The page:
Kalen Taylor, the Executive Director of Purpose Construction, is an award-winning social entrepreneur whose work focuses on growing social enterprise businesses that build a sustainable future, while creating trades training opportunities, long term jobs and economic opportunities in marginalized communities. Purpose Construction is a non-profit social enterprise construction company that provides trades training and employment to people with barriers to traditional labour force access. Purpose Construction provides long term, living wage employment to refugees, Indigenous peoples, single mothers and people transitioning out of the justice system, while delivering competitively priced commercial and residential construction services.
Some days, dinner conversation at my house feels like a ping-pong match between fear and hope for the future. My partner is an environmental scientist, working for Inuit governments across Northern Canada as they grapple with the rising impacts of climate change and increased industrial development in Canada’s arctic regions. From her side of the table, we hear about the rising human impact of the climate crises and the urgent need for change. Some days, the scale of the challenge feels overwhelming. And it can be.
I have been lucky enough to spend my time working on some truly groundbreaking climate justice projects that give me a deep sense of hope for the future, and the chances to build an inclusive green economy that provides opportunities for environmental, economic and social prosperity for all our communities.
From my end of the dinner table, I talk about Indigenous-owned social enterprise creating green jobs in northern First Nations building renewable energy. Social enterprise creating living wage jobs for refugees building energy-efficient, low income housing. I talk about how something as simple as a job insulating buildings can create long term career opportunities for people transitioning out of the prison system. How that job can lead to families reuniting with their children, getting access to safe and secure housing for the first time in their lives.
In some ways, dinner conversation in my family represents the yin and yang of the climate change conversation happening globally today. The road ahead is challenging, to be sure, but it’s also full of hope and possibility.
Climate justice calls on us to ask, “what kind of world do we want to live in?” Climate Justice challenges us to tackle climate change in ways that safeguards the rights of the world’s most vulnerable, and focuses on building a green economy for tomorrow that provides access to sustainable livelihoods and prosperity for those people most marginalized in our communities.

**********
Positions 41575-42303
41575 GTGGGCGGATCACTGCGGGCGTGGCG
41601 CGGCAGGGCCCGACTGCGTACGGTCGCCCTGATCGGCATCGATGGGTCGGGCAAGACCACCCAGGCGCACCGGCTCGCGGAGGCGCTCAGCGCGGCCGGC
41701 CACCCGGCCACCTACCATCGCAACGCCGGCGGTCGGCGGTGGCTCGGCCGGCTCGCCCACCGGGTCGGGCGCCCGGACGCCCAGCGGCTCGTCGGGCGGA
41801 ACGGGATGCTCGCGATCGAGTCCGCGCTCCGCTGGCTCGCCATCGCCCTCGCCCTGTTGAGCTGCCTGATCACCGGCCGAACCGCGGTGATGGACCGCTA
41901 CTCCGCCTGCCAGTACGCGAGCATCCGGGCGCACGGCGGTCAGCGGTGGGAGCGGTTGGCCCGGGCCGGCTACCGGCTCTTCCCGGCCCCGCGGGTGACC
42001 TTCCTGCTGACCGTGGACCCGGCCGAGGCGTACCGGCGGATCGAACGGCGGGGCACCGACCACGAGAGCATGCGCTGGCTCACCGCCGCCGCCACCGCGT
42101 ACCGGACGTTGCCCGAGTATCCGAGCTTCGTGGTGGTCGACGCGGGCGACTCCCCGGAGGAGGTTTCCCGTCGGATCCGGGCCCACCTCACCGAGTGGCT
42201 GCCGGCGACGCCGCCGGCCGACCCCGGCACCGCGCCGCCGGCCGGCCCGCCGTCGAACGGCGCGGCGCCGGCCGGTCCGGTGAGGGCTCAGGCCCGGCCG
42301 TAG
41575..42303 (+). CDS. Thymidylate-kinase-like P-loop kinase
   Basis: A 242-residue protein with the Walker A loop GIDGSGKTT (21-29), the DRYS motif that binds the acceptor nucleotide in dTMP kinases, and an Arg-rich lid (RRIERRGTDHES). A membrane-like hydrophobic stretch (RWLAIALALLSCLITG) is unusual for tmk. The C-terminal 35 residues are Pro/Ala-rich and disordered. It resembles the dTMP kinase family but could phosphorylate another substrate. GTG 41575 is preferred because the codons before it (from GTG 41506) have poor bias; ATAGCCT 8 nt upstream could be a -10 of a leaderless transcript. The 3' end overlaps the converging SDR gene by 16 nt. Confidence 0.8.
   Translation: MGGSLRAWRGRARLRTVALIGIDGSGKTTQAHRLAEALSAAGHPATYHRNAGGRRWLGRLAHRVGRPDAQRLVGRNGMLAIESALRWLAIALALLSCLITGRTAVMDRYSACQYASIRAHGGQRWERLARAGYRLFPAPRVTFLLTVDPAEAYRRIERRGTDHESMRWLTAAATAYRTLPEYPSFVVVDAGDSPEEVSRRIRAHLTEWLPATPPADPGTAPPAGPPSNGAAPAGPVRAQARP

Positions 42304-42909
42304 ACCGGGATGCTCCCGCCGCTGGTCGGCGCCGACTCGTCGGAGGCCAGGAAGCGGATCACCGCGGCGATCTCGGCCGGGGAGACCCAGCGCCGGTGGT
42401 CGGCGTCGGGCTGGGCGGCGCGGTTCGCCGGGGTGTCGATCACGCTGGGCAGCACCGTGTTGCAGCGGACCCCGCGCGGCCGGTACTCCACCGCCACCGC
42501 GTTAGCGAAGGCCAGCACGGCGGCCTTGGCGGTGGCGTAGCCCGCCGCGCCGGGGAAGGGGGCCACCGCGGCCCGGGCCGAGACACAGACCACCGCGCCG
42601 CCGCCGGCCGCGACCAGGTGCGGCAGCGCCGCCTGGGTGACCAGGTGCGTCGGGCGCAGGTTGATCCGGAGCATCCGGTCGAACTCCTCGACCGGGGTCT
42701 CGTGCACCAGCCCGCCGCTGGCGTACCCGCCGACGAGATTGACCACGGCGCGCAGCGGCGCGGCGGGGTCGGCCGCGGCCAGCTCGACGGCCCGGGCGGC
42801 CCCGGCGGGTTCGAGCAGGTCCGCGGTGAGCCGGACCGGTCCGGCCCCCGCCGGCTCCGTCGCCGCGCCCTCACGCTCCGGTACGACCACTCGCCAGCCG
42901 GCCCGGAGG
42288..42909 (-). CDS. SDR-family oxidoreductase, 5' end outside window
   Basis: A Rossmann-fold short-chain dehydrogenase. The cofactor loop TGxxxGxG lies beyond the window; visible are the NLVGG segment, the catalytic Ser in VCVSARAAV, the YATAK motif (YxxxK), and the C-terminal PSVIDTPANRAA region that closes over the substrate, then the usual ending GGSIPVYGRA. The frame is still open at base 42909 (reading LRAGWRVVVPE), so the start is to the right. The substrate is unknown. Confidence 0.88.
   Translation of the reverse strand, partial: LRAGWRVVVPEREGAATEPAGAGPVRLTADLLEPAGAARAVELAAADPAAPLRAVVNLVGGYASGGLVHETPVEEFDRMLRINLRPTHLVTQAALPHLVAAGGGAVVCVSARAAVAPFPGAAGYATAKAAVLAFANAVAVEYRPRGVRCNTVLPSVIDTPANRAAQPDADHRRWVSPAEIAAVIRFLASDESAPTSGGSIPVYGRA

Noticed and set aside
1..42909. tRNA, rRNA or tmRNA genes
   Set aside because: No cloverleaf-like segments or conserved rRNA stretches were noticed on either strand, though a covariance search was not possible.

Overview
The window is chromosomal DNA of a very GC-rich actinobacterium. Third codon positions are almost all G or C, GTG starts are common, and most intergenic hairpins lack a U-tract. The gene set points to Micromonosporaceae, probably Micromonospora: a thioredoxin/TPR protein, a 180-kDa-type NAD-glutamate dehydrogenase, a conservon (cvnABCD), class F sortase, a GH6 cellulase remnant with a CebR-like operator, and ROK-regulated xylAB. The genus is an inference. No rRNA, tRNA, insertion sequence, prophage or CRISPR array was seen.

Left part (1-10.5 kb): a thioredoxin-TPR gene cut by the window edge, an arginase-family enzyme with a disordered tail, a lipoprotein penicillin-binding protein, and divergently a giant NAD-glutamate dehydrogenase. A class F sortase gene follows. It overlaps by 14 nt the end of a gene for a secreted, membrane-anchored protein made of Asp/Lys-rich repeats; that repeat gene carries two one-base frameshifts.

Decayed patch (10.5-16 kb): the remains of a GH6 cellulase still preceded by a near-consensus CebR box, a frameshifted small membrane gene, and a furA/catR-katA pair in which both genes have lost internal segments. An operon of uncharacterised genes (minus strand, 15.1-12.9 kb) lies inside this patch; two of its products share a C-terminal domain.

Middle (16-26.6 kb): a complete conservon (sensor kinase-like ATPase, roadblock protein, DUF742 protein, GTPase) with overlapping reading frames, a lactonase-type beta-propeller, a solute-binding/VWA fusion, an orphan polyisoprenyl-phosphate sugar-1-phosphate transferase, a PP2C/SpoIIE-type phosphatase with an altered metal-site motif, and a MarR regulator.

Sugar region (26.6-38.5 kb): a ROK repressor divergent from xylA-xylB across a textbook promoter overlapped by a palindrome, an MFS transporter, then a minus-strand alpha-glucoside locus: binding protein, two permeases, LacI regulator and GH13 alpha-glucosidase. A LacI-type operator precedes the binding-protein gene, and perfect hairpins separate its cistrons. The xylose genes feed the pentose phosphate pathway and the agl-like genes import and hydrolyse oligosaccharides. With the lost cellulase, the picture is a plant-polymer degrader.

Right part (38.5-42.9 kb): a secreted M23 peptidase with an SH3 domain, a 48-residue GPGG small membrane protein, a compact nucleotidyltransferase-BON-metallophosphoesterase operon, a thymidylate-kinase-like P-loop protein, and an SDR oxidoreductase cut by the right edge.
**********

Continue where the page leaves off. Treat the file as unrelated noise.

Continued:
Climate justice is about reconciliation with Indigenous nations, it’s about safeguarding the rights of migrants, it’s about ensuring that both the burdens of addressing climate change and the benefits of the new green economy are shared equally by all.
Today, we have a chance to invest in carbon reduction at the same time as building a new green economy that creates opportunities for the most vulnerable among us.
It is in this spirit of hope that Faith & the Common Good has partnered with Purpose Construction in Manitoba to deliver the newly launched United Church of Canada “Faithful Footprints” carbon reduction program -- a program designed to provide inspiration, tools, and grants to help the church and its communities of faith live their climate commitments.
The Faithful Footprints program provides up to $30,000 in grant funding per congregation to support United Church communities to invest in insulation, heating system replacement, the installation of energy efficient windows, appliances and renewable energy system. This funding opportunity represents a chance to lower utility bills in faith buildings, reduce our carbon footprint and invest in the long term sustainability of our communities.
By partnering with Purpose Construction to act as a Faithful Footprints Support Hub in the Prairie region, we are going beyond carbon reductions. We are working towards climate justice. Purpose Construction will bring our knowledge to the table supporting congregations through the grant application and project delivery process. And in addition to that, congregations will have the option of working with Purpose Construction to perform energy efficiency upgrades, creating training opportunities in the green building trades for refugees, newcomers, Indigenous peoples and those transitioning out of the justice system. We are building opportunities and economic inclusion for those too often pushed to the margins.
Purpose Construction is also excited to share our climate justice learning and services throughout the region. As part of our Faithful Footprints regional hub work, we will establish a multi-faith Spirited Climate Action Forum in order to encourage diverse faith based and multi-sectoral allied groups to work together and help create a regional climate collaborative network in the Prairies that will continue beyond the life of this project.
Together, we are working to ensure that the green economy of tomorrow is an inclusive economy for all Canadians.